Jason Kottke follows Vincent Canby in lauding "the megamovie," works like Fassbinder's Berlin Alexanderplatz or the first season of David Chase's The Sopranos, the extended movie as mini-series.
''Berlin Alexanderplatz,'' ''The Singing Detective'' and ''The Sopranos'' are something more than mini-series. Packed with characters and events of Dickensian dimension and color, their time and place observed with satiric exactitude, each has the kind of cohesive dramatic arc that defines a work complete unto itself. No matter what they are labeled or what they become, they are not open-ended series, or even mini-series.Here's Kottke:
Megamovies take television seriously as a medium. They have dramatic arcs that last longer than single episodes or seasons. Megamovies often explore themes and ideas relevant to contemporary society -- there's more going on than just the plot -- without resorting to very special episodes. Repeat viewing and close scrutiny is rewarded with a deeper understanding of the material and its themes. They're shot cinematically and utilize good actors. Plot details sprawl out over multiple episodes, with viewers sometimes having to wait weeks to fit what might have seemed a throwaway line into the larger narrative puzzle.But "repeat viewing" and marathon sessions don't take television seriously as a medium -- at least broadcast television. And a single thirteen-hour season of The Sopranos is very different from 6 or 7 (depending on how you count them). As I've argued before, The Sopranos participates in something new:
It doesn't just whack the novel; it whacks television, by gathering up all its tropes and genres, demolishing them in the process. And it does it in a genuinely new form. That tagline, "It's not TV, it's HBO" isn't just good marketing. The Sopranos has very little to do with broadcast television or even the movies. It's long-form, subscription-supported (i.e. no commercials), no censorship, no laugh track, no traditional "seasons" dictated by the calendar (each nominative season is in fact a distinct series). It's shot with a movie camera, shown in 16:9 on digital cable, digital video discs, or digital downloads on digital television and computer screens. There are generic predecessors, from the network miniseries to the BBC, but this is really new.Canby's already on to this in 1999:
Shows like The Wire almost seem to work against their broadcast format -- until you realize that the show is watched almost as much on DVD, in a digital download, or on cable On Demand as it is by viewers who dutifully sit on the couch every week. It's a show designed to be watched a disc at a time rather than an hour at a time; the one-hour divisions are just convenient chapter breaks, giving you a chance to take a breath and get a drink before you sit back down and click ahead to the next one. (Also, like the novel's chapter and page, it gives you a convenient way to reference moments in episodes when you're talking about them.) Lost gives you cliffhangers; The Wire gives you catharsis.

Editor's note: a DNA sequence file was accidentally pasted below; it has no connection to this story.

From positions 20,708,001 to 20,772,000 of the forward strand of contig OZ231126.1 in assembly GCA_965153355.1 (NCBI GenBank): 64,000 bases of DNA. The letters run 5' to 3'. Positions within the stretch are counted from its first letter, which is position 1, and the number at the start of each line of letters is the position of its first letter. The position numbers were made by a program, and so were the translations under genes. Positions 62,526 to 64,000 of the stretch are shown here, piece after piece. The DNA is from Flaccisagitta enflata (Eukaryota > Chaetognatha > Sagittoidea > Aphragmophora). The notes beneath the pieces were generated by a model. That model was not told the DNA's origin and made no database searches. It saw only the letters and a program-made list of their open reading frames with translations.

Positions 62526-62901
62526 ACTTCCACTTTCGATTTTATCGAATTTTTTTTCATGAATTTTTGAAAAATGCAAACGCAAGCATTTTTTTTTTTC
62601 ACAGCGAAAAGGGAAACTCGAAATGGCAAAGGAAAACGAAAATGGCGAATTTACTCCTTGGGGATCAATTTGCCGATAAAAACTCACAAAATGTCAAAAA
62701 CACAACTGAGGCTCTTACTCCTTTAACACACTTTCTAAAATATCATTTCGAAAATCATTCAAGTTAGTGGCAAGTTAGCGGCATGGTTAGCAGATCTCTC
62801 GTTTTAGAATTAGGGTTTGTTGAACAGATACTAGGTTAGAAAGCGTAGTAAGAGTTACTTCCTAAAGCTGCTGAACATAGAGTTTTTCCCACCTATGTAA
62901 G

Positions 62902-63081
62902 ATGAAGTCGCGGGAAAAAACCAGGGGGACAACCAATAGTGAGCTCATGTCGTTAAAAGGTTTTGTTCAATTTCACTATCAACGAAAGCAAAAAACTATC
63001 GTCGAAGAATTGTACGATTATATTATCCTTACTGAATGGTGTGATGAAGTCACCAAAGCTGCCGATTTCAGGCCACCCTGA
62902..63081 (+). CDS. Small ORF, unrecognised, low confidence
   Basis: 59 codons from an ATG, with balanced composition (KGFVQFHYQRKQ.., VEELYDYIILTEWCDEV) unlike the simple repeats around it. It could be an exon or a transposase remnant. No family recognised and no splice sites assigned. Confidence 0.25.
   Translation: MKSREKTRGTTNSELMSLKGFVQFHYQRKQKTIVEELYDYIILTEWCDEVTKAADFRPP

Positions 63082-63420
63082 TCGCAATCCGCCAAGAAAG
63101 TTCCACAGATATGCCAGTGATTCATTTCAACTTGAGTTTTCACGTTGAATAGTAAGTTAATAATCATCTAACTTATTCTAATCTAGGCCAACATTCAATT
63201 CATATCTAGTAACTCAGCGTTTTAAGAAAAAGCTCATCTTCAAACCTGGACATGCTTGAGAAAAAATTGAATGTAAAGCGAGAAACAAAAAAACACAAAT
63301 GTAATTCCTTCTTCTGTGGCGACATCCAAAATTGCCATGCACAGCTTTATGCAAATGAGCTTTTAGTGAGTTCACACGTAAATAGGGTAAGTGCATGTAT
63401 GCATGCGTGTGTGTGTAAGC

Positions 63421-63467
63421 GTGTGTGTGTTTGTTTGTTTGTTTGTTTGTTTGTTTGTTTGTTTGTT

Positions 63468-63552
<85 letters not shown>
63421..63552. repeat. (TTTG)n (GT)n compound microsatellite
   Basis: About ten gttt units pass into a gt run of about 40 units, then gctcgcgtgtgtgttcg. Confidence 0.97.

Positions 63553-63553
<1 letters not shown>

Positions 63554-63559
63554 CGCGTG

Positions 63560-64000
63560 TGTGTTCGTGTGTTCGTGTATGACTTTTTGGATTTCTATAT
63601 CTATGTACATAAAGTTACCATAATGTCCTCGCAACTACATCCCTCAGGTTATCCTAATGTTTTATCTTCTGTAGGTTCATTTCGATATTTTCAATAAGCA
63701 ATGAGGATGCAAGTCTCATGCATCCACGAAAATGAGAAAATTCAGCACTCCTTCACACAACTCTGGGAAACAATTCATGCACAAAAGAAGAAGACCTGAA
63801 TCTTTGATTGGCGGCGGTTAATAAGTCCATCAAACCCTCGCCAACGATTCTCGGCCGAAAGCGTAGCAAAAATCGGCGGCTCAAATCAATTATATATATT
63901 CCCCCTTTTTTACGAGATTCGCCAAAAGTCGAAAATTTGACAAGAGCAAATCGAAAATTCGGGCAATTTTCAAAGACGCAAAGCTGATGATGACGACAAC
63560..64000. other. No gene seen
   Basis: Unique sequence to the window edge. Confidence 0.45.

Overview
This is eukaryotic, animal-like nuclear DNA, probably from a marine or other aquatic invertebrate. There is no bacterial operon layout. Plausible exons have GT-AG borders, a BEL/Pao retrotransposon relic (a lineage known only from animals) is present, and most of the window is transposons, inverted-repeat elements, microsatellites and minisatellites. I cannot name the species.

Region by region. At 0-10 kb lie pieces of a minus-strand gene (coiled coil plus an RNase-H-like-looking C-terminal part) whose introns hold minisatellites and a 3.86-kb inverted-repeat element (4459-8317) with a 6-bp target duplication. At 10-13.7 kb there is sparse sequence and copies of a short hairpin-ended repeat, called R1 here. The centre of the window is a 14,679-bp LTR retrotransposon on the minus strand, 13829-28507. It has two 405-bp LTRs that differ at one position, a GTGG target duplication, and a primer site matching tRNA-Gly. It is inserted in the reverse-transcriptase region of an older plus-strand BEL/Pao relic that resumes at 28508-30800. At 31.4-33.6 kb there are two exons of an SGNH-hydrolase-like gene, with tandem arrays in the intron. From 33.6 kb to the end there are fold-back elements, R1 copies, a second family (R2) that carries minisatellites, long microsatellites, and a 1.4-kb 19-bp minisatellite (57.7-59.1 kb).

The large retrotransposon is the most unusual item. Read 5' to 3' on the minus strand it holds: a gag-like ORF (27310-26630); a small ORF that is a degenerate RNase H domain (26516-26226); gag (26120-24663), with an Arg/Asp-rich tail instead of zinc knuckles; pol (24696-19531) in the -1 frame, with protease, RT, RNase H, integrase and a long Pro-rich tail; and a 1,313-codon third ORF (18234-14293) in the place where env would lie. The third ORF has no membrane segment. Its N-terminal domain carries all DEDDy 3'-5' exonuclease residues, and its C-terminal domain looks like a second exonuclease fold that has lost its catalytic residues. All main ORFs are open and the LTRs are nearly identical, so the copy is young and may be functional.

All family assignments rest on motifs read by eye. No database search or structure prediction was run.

The serial form gives you the space you need to explore character and milieu, and the uninterrupted length and cinema-style production give you the forms you need to explore them with seriousness. But this already implies that there are at least two digital cultures at work, and maybe working at cross purposes; the culture of the large screen and the culture of the small screen. In your living room, on your HDTV, you watch the digital cable novel; on your computer at work, or on your iPod in transit, you gobble up your viral YouTube videos, catch up on The Daily Show, or wring your hands over the newest Obama commercial. My favorite five-year-old likes to call YouTube videos "commercials," and indeed, that's what they're like -- that's how they're constructed, as the logical culmination of broadcast television. One is intensive: we obsess over our serials, their characters, the turns and twists of plot. The other is extensive: we can watch a hundred different YouTube videos a day, all from different sources, forward them to our friends or upload them to our blogs, and never return to them again.
I saw ''The Sopranos'' not as it was initially broadcast at the rate of one segment per week, but at my own pace on cassettes supplied by HBO. Once I watched four together, another time three, but always at least two. This gives the critic an edge over the general public. Momentum builds. Small but important details that might otherwise be forgotten from one week to the next, or simply overlooked while one is attending to the plot, remain vivid...Cassettes!
How we respond to television fare depends on the manner in which we see it. Commercial-free premium cable channels, as good as they are, still lock one into someone else's scheduling. Cassettes are ideal, but there aren't that many mini-series or megamovies at the corner video shop.
In the first episode of The Sopranos, Carmela and Father Phil debate the merits of The Godfather on laserdisc. (Tony likes the second film, especially the part where Vito goes back to Italy.) In the second episode, Chris and his sloppy, meth-addicted friend Brandon hijack a trailer truck of DVD players, and Tony, Brandon, and Paulie Walnuts go back and forth about the availability of titles, picture and sound quality, and so forth. Anthony Jr. finds out his Dad in this mafia when his sister shows him a web site she pulls up on AOL.
A year later, Vincent Canby is still watching VHS tapes and talking about commercial television. But the Sopranos -- the show and the family -- have already moved on.